Determining whether social media has been beneficial to a business is a difficult item to prove and calculate. It is not quite so easy as asking someone how to calculate earnings per share (EPS); there are differing variables, outcomes and expectations for social media ROI, and these must be known before you can see if objectives have been met.
Energizing a business’ customers is tough. Finding customers that are energized or self-energized can be likened to a Christmas miracle. Finding balanced accountants who are energized about being accountants regardless of their specific designation, and who are honest about their profession’s benefits and downfalls is a little more of a possibility. A problem that I have found as a potential customer of the accounting profession (*puts on her Critic hat again*) is that those members who are honest and truthful about the profession, are not listened to by the profession; the people they “feature” are those who are only say the positive things about the profession (and in some cases to the right ears).
Check out the ICAA‘s CApitalize information magazine. Of the articles I have been able to read through, all of the members only speak to the positive of being a CA, of how great the ICAA is, what types of benefits a person will attain by being a CA, etc. I am not saying that these are not good things, and I am sure that there was some pre-publishing editing that was done, but a little more transparency and honesty are needed in my opinion.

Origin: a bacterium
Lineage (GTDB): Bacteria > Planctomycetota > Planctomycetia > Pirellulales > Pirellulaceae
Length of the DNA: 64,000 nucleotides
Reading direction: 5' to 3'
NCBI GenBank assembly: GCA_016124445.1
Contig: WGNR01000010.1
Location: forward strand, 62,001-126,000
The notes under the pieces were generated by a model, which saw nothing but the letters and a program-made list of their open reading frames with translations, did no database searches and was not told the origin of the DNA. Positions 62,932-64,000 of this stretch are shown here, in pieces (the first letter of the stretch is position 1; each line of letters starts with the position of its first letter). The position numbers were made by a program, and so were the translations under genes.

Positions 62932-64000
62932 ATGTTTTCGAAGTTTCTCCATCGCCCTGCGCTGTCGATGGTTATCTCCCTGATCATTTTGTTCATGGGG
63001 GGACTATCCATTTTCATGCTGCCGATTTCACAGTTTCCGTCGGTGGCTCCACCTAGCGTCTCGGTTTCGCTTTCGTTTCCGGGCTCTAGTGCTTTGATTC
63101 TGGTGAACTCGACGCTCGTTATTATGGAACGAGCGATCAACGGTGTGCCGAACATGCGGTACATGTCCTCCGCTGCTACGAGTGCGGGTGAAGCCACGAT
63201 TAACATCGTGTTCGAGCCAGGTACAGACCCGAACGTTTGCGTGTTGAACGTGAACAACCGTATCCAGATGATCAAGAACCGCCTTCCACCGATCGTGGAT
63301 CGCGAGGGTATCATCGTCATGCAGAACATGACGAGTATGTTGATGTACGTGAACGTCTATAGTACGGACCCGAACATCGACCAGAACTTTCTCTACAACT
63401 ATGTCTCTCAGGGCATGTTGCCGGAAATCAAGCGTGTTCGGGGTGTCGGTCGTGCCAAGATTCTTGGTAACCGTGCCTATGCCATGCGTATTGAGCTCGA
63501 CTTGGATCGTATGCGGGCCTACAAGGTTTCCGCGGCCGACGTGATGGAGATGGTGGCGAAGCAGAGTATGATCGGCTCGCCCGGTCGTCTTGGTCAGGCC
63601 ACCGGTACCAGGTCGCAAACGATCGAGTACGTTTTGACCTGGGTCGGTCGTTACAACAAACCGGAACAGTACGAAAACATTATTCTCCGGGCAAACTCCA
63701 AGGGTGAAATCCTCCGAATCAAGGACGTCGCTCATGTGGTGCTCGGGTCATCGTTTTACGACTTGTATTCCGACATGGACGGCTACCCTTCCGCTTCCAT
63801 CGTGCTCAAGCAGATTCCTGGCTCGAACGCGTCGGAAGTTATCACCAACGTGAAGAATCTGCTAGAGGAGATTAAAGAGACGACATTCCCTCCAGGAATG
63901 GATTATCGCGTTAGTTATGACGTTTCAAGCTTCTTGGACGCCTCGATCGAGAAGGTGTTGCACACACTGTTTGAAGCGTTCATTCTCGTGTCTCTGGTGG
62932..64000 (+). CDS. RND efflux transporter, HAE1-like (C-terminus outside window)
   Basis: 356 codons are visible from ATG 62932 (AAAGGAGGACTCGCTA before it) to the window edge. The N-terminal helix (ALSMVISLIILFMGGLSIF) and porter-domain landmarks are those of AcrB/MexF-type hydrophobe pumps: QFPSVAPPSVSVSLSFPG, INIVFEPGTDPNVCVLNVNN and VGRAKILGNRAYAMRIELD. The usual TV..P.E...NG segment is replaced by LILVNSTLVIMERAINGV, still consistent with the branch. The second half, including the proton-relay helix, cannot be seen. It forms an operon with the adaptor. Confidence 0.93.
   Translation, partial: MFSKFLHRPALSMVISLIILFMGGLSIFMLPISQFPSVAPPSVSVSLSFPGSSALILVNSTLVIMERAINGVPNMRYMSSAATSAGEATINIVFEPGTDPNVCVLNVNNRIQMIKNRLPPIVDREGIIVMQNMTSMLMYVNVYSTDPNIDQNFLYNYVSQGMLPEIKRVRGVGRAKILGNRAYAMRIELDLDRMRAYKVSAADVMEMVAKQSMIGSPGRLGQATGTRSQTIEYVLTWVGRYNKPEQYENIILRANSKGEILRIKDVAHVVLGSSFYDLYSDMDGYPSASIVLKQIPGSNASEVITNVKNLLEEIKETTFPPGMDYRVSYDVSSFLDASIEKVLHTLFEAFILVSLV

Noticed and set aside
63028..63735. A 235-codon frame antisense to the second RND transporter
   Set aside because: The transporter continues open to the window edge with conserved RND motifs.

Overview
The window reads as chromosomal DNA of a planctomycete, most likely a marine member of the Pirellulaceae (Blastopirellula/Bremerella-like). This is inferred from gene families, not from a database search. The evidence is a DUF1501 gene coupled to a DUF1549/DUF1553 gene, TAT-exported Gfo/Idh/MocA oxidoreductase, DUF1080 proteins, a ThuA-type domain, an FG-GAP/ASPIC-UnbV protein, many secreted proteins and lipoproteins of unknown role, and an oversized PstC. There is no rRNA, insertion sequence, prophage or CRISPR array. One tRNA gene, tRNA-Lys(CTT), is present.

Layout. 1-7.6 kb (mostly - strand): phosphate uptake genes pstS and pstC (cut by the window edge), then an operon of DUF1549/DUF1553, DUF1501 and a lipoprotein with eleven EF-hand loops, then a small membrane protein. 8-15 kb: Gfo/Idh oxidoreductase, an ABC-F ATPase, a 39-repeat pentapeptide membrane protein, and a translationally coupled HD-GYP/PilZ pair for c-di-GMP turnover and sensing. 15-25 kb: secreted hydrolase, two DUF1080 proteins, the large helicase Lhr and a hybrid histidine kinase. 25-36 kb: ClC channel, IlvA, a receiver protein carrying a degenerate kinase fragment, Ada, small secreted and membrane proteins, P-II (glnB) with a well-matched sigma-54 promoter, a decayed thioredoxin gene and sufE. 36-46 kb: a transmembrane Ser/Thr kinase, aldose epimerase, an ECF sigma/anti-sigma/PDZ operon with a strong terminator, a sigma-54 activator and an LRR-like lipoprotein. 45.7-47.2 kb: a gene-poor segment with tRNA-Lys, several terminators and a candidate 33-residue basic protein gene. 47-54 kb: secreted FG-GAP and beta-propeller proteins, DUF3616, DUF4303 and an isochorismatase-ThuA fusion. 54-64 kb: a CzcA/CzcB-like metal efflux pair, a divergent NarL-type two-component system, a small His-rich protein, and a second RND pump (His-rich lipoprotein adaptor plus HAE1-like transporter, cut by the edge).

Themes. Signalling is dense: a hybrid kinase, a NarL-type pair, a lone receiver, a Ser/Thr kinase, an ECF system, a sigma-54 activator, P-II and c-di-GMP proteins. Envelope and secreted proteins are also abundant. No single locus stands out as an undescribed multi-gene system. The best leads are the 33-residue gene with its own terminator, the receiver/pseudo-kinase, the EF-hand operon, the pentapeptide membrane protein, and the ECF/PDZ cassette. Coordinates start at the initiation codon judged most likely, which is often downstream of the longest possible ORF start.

Ok maybe the title is a bit misleading, but it made you click though huh? It is also misleading because it is impossible to disclose a full qualified or unqualified report in just 140 characters. I guess you could say “everything’s a-ok #cleanstatements” or “you have a going concern #weareconcernedaboutbeingpaid“, but that does not allow for the sheer amount of information that needs to be shared in such an audit report.
Twitter is a very interesting social network platform that I am both an avid-user of and heavy supporter of. It allows users to quickly post their thoughts and opinions, and share information in a quick format in line with today’s fast paced, instant gratification needing society.
Chapter 6 is all about talking, but more importantly, if and when to talk to the groundswell. The authors provide some advice as to when brands should use social networks to talk with their customers to gain ROI (return on investment): (a) use the Social Technographics Profile to verify your customers are in social networks, (b) move forward if people love your brand, (c) see what’s out there already, and (d) create a presence that encourages interaction.
For accounting firms big and small, and the provincial governing bodies of designations (CA, CMA, and CGA), their current market is full of Critics. These organizations must also constantly be hiring and bringing in new blood to their organizations or face stagnation, and loss of human capital due to eventual retirement or post-designation exits; this new blood is mostly made up of Joiners, as they are soon-to-be post-secondary graduates (most designations require a 4-yr bachelor degree, or at least the equivalent experience and coursework), between the ages of 21-35, and have been around technology for most if not all of their life. Because of this classification, accounting organizations would do very well engaging with their market through social networks like Twitter and Facebook.
Now it is harder to determine how to act based upon whether people love the accounting industry’s brands because, no one really likes accountants (don’t lie, you were all thinking it). People find accountants a necessary evil, which is better than being an unnecessary evil.